People for the Ethical Treatment of Animals (PETA) has demanded an end to snakes being killed and eaten raw at a military exercise in Thailand where US Marines regularly participate.
The "Cobra Gold" exercise in the jungles of Thailand hosted by the Thai military is often attended by US Marines and commandos of Thailand and other countries. Eating snake raw and drinking their blood is part of survival training at the exercise.
"Whether it's over drinking cobra blood together, coordinating fire support, or just sharing a meal in the field, every year Marines make friendships at every level, and strengthen the bond that the US has with Thailand," US Naval Capt. Ryan Poitras said in March of this year.
In a letter dated April 27 addressed to US Department of Defense Secretary Mark Esper, the animal rights group said: “During Cobra Gold, Marines and survival training instructors in Thailand are seen killing chickens with their bare hands, skinning and eating live geckos, consuming live scorpions and tarantulas, and decapitating cobras and drinking their blood. These irresponsible actions put troops at risk of contracting zoonotic diseases that can endanger them and the wider public.”
Marines try some of the fruits, vegetables, herbs, insects and animals that can be found in the jungle, and are shown how to safely capture, handle and consume both venomous and nonvenomous snakes during the exercise.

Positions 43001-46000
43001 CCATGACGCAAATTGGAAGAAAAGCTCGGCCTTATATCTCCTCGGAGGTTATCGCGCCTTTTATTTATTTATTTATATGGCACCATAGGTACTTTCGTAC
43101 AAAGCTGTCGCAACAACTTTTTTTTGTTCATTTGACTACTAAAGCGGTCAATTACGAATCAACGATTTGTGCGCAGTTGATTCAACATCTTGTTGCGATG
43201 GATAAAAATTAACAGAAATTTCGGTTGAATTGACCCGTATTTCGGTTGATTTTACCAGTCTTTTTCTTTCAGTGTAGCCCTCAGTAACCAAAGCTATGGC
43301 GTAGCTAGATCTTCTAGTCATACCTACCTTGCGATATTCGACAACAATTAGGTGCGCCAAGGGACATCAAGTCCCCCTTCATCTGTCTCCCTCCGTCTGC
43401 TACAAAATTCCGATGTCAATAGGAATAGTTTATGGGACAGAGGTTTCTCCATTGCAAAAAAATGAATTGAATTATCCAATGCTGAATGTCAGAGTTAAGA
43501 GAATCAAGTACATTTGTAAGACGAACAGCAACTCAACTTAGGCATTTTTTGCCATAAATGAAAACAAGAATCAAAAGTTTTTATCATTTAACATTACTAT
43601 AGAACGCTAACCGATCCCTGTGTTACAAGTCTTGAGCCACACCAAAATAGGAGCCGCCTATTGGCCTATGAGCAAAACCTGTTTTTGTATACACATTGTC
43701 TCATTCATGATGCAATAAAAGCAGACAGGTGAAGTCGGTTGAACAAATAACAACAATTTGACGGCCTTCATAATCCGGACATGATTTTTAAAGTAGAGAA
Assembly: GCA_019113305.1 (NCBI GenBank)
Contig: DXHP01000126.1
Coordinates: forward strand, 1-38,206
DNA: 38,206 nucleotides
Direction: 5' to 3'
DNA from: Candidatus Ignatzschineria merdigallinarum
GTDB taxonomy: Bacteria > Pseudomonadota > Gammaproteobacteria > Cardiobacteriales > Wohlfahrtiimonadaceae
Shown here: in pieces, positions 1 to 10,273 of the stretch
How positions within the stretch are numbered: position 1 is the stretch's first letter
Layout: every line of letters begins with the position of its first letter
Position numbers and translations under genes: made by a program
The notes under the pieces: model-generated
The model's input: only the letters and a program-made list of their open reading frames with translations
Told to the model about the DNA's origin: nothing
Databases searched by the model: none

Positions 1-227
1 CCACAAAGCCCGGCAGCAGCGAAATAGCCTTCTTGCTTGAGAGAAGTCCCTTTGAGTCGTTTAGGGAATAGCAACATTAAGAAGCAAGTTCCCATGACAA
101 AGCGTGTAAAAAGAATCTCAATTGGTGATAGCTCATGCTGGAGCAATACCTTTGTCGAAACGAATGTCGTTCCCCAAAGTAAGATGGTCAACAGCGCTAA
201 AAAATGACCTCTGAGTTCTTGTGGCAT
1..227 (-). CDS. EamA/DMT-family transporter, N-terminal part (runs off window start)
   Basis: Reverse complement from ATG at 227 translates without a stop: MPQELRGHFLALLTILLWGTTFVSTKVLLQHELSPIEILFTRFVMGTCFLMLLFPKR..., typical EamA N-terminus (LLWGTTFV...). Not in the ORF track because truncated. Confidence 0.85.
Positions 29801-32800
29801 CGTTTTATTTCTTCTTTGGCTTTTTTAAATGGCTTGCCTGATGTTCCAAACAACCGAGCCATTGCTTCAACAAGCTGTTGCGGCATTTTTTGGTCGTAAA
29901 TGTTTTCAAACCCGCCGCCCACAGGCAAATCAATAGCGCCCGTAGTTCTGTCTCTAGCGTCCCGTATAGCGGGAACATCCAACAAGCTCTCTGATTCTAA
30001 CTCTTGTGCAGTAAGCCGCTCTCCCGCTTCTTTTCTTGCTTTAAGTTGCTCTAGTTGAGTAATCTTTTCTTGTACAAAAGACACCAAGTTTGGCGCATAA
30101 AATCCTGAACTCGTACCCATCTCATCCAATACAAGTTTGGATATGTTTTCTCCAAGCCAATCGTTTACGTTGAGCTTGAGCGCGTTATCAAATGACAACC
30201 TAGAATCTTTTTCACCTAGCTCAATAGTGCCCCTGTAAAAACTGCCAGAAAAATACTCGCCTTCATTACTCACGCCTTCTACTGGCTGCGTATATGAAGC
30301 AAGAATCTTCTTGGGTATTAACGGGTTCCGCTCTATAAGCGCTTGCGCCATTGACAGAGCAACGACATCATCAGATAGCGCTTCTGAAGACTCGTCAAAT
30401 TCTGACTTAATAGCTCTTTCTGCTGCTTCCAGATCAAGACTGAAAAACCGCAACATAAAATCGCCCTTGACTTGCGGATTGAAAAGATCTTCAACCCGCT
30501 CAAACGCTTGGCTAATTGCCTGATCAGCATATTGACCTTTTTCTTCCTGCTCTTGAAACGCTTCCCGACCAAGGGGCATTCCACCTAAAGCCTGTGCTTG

“In the wilderness you can drink the blood of a snake to stay hydrated. Snakes can provide you with both the food and water you need to survive,” Royal Thai Marine Corps Master Sgt. Pairoj Prasansai, a jungle survival training instructor, said after Cobra Gold 2018 exercise.
Citing Centers for Disease Control and Prevention (CDC), PETA said that 75% of new infectious diseases in people are due to “spill overs” into humans from animals. Some of the animal-transferred diseases from wildlife include COVID-19, HIV, H5N1 bird flu, SARS, Ebola, monkeypox and Lassa fever.
In 2011, the Marine Corps Mountain Warfare Training Center (MCMWTC) suspended its use of live animals in its survival training courses following discussions with PETA. Nearly three decades ago, the US Army's Dugway Proving Ground canceled a survival skills training course using animals after PETA asked then–Defense Secretary Les Aspin to intervene.
"Clearly there are precedents for troops to learn food procurement survival skills without having to use live animals in abhorrent training drills that risk the spread of pathogens and disease," Shalin Gala, PETA's vice president for international laboratory methods said in a statement.
“For the sake of our troops, public health, and animals, we urge you to immediately ban the use of live animals in Cobra Gold and instead use more effective and ethical non-animal training methods,” Gala said.